And in the other quote 'men who were inflamed with lust for one another' doesn't sound much like the committed long-term relationships some of my friends are in.

It's for reason's like this that I'm suspicious that homosexuality can truly be lumped in with sexual immorality (and hence why I asked the question). Of course, if you want to take the hardline approach that only married heteros can have sex at all, then you can slap a 'sinner' sticker on me and call me 'onan'.

Also, thanks for the link gd779. It may take me a while to digest it all.
posted by Sparx at 11:14 AM on November 29, 2004


As far as Judaism goes: In terms of the actual doctrine, homosexuality was one of the reasons Sodom was destroyed, and it is absolutely not okay.

That's male homosexuality, to be specific, but it's considered forbidden more because of the specific injunctions in Leviticus than the Sodom and Gomorrah story. Lesbianism, on the other hand, has a few very minor mentions in the Talmud, but, technically, no specific injunctions--the phrases used to discuss it include "mere licentiousness" and "rebelliousness", not "terribly abhorrent behavior that should get you stoned to death". Maimonides even ruled that lesbians are not ineligible to marry Kohanim (priests), because the sex they had with other women is not considered intercourse and thus they're not whores (!). See also Position Paper in Favor of Rabbinic Officiation at Same-Sex Ceremonies by Rabbi Joan Friedman, from 1998, especially the footnotes.

And of course, we don't have to deal with Paul's take on the subject, so there's actually very little discussion of or focus on homosexuality in Jewish law compared to other issues of sexual immorality or cleanliness, such as niddah, or all the kabillion non-sexual laws, like keeping kosher. But, as you point out...

In practice, as in a lot of other cases, things are a lot different, unless you're orthodox.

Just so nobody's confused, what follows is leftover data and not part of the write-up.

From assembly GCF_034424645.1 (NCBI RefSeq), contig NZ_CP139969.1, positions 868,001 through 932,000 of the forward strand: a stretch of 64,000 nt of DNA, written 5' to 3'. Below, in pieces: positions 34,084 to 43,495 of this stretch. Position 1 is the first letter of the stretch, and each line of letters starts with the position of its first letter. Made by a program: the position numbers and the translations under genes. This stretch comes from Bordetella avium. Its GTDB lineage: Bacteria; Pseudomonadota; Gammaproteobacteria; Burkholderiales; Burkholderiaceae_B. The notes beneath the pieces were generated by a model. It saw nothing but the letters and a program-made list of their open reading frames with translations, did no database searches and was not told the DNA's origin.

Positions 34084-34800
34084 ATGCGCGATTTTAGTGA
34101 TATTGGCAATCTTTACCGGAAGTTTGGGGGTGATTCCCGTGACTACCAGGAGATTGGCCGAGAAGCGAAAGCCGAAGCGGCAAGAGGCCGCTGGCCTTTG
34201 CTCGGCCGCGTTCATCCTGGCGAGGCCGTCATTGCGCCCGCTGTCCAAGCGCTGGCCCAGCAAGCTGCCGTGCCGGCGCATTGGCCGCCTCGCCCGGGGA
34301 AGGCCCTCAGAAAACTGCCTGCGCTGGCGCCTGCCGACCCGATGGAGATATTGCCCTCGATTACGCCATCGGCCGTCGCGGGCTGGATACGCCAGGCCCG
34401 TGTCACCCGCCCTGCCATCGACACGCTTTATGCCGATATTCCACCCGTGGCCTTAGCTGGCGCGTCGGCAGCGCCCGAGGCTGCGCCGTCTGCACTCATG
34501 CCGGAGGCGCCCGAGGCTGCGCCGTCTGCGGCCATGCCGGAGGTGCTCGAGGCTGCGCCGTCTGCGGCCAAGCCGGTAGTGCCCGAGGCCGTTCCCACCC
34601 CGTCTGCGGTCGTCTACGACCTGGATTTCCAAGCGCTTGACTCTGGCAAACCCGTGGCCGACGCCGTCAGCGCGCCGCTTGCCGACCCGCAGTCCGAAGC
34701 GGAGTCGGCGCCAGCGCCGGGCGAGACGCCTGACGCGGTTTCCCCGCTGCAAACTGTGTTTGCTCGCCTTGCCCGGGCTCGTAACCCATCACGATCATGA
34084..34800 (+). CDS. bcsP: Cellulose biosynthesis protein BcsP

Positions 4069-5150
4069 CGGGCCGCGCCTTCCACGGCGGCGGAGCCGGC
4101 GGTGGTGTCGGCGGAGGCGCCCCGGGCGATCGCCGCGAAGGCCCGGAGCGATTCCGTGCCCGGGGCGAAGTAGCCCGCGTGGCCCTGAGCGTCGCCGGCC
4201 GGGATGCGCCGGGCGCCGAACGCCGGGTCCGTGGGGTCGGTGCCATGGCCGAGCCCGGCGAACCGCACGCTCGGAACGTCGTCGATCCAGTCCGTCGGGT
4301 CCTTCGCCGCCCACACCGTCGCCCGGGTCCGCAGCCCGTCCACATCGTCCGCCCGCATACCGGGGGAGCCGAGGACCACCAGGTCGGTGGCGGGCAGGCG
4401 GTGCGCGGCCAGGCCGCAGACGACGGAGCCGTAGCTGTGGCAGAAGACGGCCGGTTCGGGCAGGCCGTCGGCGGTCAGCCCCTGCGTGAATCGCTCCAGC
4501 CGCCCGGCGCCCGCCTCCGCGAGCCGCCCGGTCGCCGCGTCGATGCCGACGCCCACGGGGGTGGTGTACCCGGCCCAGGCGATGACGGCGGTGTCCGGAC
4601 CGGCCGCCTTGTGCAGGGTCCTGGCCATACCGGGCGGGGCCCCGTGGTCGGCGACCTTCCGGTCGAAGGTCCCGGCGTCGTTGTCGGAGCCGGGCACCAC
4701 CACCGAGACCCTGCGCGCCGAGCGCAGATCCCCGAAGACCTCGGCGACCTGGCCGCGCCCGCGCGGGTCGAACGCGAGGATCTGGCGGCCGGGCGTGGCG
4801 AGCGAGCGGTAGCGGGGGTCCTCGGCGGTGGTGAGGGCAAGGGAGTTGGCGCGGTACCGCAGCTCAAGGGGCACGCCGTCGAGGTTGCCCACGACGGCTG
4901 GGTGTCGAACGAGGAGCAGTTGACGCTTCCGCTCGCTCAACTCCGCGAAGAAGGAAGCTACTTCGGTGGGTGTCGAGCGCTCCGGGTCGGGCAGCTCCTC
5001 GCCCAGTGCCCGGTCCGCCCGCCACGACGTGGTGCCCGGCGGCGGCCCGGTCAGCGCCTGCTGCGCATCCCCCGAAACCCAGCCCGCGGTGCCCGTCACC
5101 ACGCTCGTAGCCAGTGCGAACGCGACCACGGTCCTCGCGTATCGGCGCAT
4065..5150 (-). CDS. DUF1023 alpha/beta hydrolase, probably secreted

Yup. There's a surprisingly large number of openly gay and lesbian rabbis in modern American Judaism, including a nice young rabbi at my current synagogue who has an unfortunate tone of voice and manner of delivering sermons that led my husband and I to nickname him "Rabbi Moviefone".

And same-sex marriages are accepted and performed within Reconstructionist and Reform congregations and have been for over a decade. (See also.) A small number of Conservative synagogues are starting to perform them as well, mostly at their rabbis' discretion, as long as both halves of the couple are Jewish, of course, and will raise any kids they may have in a Jewish home--religious continuity taking precedence over the gender issue. (Food for thought: would this have been the case if the Jewish intermarriage rate in America were not so high? I'm not so sure.)

Anyway, my point is that there's a much stronger emphasis in Judaism on other things: be a mensch; don't eat pork (except at Chinese restaurants, which don't count); give to charity; study hard; call your mother, she worries; when are you going to have kids already? Being openly gay may still carry a stigma, but it's not prioritized as some sort of super-sin the way it seems to be in other religions.
posted by Asparagirl at 12:33 PM on November 29, 2004


As heatherann has noted, one of the key texts is 1 Corinthians 6: 9-10, where Paul lists ten sins which he sees as especially dangerous for the church at Corinth, including malakoi and arsenokoitai. The precise meaning of these terms is unclear. Some scholars argue that they refer to very specific forms of homosexual activity (e.g. male prostitution and pederasty). Others argue that they represent a more general condemnation of homosexual behaviour.

This is an enormously contentious issue, but most New Testament scholars would probably agree on the following points:

1. The ten sins in Paul's list relate either to sexual issues (e.g. adultery) or to greed and exploitation. This suggests that whatever Paul meant by malakoi and arsenokoitai, he saw them as connected with a desire for power and dominance over others.

2. Many of these sins relate to physical gratification (e.g. sexual immorality, drunkenness). This suggests that whatever Paul meant by malakoi and arsenokoitai, he wasn't just thinking of a state of mind; he was telling the Corinthians to exercise control over the way they used their bodies.

3. As to the words themselves: malakoi carries connotations of 'softness' and seems to refer to behaviour that Paul considered effeminate or unmanly, e.g. allowing oneself to be the passive homosexual partner. The second term, arsenokoitai, is more difficult to translate, but seems to mean something like 'going to bed with men'. The question, of course, is whether this refers specifically to male prostitutes, or more generally to men who have sex with other men.